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Homeless Find ‘Equality’ in Social Media


28 August 2012 at 10:09 am
Staff Reporter
A study out of the United States has found homeless people are increasingly engaging with social media because these sites give them a feeling of online equality and companionship.


Staff Reporter | 28 August 2012 at 10:09 am


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Homeless Find ‘Equality’ in Social Media
28 August 2012 at 10:09 am

Photo: Flickr

A study out of the United States has found homeless people are increasingly engaging with social media because these sites give them a feeling of online equality and companionship.

Sociologist Art Jipson from the University of Dayton released the social networking findings in his paper, "Shall I Paint You a Protest: Marxist Analysis of Social Media" in Denver, Colorado.

Through his interviews, Jipson found the homeless he surveyed used social media not only to build support networks, but to solve practical issues such as where to find their next meal, where to find safe and warm places to sleep and where to find various social services.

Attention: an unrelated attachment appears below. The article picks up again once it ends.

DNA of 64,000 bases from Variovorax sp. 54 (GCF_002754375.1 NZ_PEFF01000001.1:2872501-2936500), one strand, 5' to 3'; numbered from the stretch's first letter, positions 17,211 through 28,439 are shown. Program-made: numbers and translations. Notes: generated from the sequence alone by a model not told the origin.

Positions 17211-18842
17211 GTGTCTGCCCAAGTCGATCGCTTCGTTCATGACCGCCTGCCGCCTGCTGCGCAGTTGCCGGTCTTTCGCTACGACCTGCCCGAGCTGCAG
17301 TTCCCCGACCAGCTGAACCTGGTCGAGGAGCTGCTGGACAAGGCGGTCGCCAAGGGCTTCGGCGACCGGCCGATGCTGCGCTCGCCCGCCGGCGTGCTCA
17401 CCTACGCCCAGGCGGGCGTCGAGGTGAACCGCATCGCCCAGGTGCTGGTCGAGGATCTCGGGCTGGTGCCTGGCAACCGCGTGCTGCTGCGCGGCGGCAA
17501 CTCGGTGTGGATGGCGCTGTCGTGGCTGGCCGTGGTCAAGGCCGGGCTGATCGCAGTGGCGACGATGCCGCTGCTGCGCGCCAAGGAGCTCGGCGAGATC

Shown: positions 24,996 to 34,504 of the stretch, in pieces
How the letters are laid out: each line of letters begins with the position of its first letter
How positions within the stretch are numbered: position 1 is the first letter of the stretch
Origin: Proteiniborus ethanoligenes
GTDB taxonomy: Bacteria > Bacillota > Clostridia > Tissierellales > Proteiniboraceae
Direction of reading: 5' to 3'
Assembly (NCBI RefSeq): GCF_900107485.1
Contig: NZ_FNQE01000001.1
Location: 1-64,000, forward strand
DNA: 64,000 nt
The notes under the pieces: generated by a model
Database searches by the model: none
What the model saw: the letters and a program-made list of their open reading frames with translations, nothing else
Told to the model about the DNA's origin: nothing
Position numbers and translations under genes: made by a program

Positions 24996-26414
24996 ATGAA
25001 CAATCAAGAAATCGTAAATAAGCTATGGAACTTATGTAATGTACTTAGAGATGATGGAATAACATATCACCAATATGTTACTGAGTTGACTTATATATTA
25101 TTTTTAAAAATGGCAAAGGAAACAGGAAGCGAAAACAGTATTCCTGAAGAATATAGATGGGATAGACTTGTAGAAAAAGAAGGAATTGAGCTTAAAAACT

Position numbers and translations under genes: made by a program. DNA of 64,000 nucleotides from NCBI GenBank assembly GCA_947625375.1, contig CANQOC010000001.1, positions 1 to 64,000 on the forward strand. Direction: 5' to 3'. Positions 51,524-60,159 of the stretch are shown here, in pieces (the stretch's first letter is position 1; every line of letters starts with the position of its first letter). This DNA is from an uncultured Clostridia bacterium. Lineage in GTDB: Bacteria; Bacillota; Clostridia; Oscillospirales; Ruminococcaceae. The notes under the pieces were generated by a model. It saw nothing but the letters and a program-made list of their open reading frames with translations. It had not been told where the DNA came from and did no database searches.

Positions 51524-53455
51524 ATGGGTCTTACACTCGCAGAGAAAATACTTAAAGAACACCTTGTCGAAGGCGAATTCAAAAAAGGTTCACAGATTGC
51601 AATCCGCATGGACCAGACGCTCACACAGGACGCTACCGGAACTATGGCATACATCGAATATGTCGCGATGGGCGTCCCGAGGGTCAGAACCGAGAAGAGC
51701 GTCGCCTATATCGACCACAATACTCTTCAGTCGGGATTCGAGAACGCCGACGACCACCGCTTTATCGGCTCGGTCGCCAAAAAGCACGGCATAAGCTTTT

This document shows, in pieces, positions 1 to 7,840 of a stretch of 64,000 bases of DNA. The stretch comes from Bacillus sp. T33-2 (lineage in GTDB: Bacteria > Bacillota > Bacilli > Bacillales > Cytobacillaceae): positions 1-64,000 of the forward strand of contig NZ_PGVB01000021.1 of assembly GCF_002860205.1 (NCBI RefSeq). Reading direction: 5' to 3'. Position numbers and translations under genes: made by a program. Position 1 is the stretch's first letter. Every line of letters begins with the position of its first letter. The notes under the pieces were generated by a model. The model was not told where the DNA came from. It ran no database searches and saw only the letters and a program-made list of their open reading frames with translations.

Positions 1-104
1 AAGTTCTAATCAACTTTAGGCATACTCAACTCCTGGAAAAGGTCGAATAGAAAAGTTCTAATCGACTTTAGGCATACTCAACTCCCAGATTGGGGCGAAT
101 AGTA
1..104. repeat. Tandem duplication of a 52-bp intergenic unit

"Why can't I be on Facebook?," asked one subject in the study. "I have as much right to that as anyone else. Just because I am homeless does not mean that I don't care about this stuff, you know? My family is on Facebook. My friends are on Facebook. People who care about me are on Facebook."

Another interviewee said, "No one on the 'net cares if I didn't get a shower yesterday or smell some. They don't judge me, you know? … I feel accepted. I am accepted."

The report highlighted that even the least commercially attractive social media users are just as equal as the most affluent users. While many social networking sites are driven by advertising dollars based on likes, clicks, comments, and status updates everyone is afforded the same services and benefits.

“Our posts become the commercial property of corporations that will do everything possible to generate revenue in the form of value for the company and stockholders rather than for the users," Jipson said.

“But, for homeless users of social media—which is a growing population—the value is for the online community itself, which is very egalitarian.

“They don't have much, and many may wonder how they can afford cell phones when they can't afford a place to live," Jipson said. "But, access to social media is in reach for them, too. All you need is a phone.”
 



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